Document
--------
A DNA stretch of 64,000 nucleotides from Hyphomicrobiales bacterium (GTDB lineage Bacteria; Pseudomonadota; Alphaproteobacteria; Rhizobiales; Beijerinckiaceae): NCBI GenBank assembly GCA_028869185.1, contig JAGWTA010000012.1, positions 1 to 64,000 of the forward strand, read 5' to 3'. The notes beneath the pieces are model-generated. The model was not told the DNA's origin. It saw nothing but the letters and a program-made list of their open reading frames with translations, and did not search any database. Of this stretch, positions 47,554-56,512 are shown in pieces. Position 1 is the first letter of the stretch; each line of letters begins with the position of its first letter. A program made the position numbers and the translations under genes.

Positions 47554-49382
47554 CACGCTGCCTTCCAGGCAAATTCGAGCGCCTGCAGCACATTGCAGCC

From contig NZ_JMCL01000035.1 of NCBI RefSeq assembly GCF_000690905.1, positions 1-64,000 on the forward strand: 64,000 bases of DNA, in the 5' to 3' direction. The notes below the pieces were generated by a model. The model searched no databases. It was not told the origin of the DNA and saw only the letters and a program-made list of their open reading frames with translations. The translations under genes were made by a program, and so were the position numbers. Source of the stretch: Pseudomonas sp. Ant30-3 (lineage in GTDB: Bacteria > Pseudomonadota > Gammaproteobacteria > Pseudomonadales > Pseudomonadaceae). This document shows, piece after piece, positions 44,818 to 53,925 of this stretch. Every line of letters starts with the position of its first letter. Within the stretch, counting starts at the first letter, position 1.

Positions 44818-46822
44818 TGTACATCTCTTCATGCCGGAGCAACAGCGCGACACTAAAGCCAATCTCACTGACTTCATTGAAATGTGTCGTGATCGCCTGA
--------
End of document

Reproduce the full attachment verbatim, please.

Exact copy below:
A DNA stretch of 64,000 nucleotides from Hyphomicrobiales bacterium (GTDB lineage Bacteria; Pseudomonadota; Alphaproteobacteria; Rhizobiales; Beijerinckiaceae): NCBI GenBank assembly GCA_028869185.1, contig JAGWTA010000012.1, positions 1 to 64,000 of the forward strand, read 5' to 3'. The notes beneath the pieces are model-generated. The model was not told the DNA's origin. It saw nothing but the letters and a program-made list of their open reading frames with translations, and did not search any database. Of this stretch, positions 47,554-56,512 are shown in pieces. Position 1 is the first letter of the stretch; each line of letters begins with the position of its first letter. A program made the position numbers and the translations under genes.

Positions 47554-49382
47554 CACGCTGCCTTCCAGGCAAATTCGAGCGCCTGCAGCACATTGCAGCC

From contig NZ_JMCL01000035.1 of NCBI RefSeq assembly GCF_000690905.1, positions 1-64,000 on the forward strand: 64,000 bases of DNA, in the 5' to 3' direction. The notes below the pieces were generated by a model. The model searched no databases. It was not told the origin of the DNA and saw only the letters and a program-made list of their open reading frames with translations. The translations under genes were made by a program, and so were the position numbers. Source of the stretch: Pseudomonas sp. Ant30-3 (lineage in GTDB: Bacteria > Pseudomonadota > Gammaproteobacteria > Pseudomonadales > Pseudomonadaceae). This document shows, piece after piece, positions 44,818 to 53,925 of this stretch. Every line of letters starts with the position of its first letter. Within the stretch, counting starts at the first letter, position 1.

Positions 44818-46822
44818 TGTACATCTCTTCATGCCGGAGCAACAGCGCGACACTAAAGCCAATCTCACTGACTTCATTGAAATGTGTCGTGATCGCCTGA